Echoes of Gallipoli (Paperback)

In the Words of New Zealand's Mounted Riflemen

By Terry Kinloch

Exisle Publishing, 9781775592624, 320pp.

Publication Date: February 15, 2016

List Price: 29.99*
* Individual store prices may vary.

Description

First published ten years ago to enthusiastic reviews and critical acclaim, this classic celebrated readable scholarship is now available in paperback. Using their letters and diaries, Echoes of Gallipoli tells the story of Gallipoli through the eyes of the men of the New Zealand Mounted Rifles Brigade with the immediacy of actually being there. It is a fresh way of telling history, and one that is sure to find a response among New Zealanders today. The full story is here: the call-up, the sea journey, camp in Egypt, the eventual arrival in Gallipoli, all the battles and skirmishes that were fought there, and finally the remarkable evacuation several months later.



About the Author

Terry Kinloch was a regular officer in the New Zealand Army for thirty years. He completed operational tours in Bosnia-Herzegovina, Bougainville and Egypt, and non-operational postings in Australia, the United Kingdom and the United States of America. He is a graduate of Auckland University, the Royal Military College of Science, the Australian Army Command and Staff College, and the United States Army War College. He became a Member of the New Zealand Order of Merit in 2006. Godley (2018) is Terry’s third work of military history. His first two books, entitled Echoes of Gallipoli: In the Words of New Zealand’s Mounted Riflemen and Devils on Horses: In the Words of the Anzacs in the Middle East 1916–19, were published by Exisle in 2005 and 2007 respectively. The latter book was a finalist in the 2008 Montana New Zealand Book Awards. Terry Kinloch lives in Wellington, New Zealand, with his wife Carol.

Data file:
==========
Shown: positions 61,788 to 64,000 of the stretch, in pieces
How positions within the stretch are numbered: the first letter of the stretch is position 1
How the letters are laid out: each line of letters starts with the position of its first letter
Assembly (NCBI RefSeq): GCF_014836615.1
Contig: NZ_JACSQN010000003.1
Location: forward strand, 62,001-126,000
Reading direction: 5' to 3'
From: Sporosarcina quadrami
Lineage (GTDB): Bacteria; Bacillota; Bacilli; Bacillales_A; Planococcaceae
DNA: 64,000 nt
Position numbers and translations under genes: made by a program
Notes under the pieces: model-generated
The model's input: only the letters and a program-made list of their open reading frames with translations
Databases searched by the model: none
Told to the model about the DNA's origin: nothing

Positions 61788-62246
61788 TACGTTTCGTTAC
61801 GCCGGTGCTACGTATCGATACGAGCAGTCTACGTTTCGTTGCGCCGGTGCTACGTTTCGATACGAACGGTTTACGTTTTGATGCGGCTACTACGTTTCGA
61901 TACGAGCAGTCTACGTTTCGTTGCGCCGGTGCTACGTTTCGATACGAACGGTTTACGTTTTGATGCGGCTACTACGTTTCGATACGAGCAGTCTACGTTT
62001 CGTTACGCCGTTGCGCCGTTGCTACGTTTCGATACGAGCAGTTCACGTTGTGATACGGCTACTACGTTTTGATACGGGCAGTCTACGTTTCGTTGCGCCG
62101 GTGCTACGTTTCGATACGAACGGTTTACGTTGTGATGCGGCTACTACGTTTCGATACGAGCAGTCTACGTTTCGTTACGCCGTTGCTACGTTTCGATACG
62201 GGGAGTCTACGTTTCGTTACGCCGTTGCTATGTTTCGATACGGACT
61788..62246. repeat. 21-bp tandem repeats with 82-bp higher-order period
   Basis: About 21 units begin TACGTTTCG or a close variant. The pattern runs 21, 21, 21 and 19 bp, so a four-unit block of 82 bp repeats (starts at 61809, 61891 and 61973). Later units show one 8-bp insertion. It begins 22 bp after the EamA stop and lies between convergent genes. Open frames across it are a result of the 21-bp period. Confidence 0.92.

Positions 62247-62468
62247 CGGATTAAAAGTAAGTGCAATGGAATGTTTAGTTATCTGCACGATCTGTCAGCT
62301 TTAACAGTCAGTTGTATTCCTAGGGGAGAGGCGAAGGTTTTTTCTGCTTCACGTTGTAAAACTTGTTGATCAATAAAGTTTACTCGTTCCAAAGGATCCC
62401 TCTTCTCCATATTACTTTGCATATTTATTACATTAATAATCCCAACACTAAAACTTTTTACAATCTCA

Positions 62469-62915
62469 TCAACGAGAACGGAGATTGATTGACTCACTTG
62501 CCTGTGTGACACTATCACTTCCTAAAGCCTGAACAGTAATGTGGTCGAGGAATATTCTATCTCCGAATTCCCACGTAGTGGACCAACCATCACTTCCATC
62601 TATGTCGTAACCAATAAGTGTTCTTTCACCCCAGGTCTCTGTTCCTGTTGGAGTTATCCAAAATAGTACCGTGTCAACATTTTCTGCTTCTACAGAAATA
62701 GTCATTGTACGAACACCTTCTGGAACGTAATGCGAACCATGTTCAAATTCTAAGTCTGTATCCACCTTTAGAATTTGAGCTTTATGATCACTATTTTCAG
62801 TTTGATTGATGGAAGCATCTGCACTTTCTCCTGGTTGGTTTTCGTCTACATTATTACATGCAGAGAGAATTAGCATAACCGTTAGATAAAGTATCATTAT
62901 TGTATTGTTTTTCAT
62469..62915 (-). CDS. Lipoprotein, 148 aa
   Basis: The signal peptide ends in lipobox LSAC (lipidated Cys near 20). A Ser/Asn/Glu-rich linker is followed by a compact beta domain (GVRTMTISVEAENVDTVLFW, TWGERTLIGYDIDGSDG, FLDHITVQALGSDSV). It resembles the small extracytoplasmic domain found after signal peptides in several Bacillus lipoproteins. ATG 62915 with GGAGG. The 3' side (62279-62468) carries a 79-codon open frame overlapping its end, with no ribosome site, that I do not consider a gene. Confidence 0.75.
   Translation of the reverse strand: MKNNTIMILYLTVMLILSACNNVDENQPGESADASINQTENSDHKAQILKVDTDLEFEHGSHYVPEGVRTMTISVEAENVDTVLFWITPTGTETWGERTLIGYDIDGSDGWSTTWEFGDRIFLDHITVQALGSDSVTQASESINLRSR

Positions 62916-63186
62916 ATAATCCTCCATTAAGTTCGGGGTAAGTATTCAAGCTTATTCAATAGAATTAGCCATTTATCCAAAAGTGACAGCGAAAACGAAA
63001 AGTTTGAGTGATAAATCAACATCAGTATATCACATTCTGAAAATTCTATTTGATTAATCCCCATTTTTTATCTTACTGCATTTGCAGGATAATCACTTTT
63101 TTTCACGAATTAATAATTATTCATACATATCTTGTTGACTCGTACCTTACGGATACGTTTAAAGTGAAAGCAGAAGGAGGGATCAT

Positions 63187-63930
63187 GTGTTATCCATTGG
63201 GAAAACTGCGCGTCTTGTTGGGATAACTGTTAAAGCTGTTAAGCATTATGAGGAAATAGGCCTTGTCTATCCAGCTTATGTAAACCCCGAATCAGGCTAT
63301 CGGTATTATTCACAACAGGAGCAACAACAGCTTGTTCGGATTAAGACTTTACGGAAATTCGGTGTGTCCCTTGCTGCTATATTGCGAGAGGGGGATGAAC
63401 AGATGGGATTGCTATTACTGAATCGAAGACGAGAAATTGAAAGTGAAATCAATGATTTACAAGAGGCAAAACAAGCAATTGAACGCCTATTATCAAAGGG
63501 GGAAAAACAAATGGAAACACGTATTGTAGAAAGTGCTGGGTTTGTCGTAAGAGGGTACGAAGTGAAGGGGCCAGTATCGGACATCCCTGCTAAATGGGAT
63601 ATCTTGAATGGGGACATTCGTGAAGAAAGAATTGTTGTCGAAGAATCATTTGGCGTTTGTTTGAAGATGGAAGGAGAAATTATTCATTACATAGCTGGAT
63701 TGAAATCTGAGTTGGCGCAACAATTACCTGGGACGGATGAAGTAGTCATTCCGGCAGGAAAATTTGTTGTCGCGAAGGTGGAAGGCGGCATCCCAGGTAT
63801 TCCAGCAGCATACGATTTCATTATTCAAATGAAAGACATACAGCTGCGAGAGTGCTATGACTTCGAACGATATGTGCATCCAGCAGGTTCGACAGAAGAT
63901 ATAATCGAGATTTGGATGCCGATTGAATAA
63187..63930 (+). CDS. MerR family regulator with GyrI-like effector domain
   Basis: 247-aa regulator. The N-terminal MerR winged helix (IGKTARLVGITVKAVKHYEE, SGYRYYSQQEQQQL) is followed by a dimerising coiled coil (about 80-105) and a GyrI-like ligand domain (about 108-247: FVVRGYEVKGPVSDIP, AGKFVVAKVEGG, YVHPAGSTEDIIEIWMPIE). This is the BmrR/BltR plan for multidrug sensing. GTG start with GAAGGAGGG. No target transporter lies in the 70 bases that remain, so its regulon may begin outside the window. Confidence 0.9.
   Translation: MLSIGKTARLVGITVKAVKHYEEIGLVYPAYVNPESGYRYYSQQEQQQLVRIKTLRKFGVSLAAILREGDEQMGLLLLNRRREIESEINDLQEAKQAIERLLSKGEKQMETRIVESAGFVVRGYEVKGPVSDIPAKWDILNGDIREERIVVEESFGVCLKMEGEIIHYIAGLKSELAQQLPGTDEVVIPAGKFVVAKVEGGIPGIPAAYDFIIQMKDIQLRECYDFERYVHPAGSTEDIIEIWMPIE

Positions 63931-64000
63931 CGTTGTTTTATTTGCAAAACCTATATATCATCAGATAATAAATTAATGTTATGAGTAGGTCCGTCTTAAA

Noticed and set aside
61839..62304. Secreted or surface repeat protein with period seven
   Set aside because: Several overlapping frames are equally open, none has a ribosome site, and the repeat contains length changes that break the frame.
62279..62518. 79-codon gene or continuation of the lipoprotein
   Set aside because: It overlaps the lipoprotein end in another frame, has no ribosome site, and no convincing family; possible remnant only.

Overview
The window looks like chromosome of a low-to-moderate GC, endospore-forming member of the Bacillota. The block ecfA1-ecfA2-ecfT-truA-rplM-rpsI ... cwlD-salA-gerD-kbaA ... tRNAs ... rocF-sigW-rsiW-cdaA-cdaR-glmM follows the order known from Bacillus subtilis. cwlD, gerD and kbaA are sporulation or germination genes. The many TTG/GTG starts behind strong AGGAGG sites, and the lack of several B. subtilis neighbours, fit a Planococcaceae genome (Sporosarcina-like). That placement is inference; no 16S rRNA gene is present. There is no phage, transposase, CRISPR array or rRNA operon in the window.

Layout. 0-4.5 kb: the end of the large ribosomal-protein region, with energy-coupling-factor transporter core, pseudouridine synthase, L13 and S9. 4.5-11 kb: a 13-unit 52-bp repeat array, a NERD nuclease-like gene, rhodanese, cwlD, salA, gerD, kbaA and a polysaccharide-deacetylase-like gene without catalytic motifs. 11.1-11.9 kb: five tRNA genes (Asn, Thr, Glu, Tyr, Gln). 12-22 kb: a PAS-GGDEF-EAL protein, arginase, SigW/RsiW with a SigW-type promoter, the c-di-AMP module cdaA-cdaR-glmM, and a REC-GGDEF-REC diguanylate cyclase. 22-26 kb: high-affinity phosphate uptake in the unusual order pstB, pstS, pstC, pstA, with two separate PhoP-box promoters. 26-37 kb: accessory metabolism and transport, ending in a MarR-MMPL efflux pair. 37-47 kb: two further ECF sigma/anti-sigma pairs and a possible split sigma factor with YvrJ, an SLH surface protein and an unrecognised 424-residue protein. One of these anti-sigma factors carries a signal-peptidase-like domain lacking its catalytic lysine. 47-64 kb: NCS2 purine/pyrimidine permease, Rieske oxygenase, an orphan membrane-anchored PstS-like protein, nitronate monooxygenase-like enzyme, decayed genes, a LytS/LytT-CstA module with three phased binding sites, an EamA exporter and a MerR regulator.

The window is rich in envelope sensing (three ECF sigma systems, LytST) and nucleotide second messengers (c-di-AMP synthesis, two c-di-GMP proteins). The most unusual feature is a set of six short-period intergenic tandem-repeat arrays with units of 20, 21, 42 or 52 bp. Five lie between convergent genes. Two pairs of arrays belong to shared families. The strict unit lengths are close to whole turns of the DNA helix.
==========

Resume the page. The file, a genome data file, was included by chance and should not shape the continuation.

Praise For Echoes of Gallipoli: In the Words of New Zealand's Mounted Riflemen

"Echoes of Gallipoli tells the tortuous journey of the NZ Mounted Rifles (NZMR) Brigade from mobilisation in August 1914 through to their evacuation from the Gallipoli peninsula in December 1915.”
- Australian Defence Magazine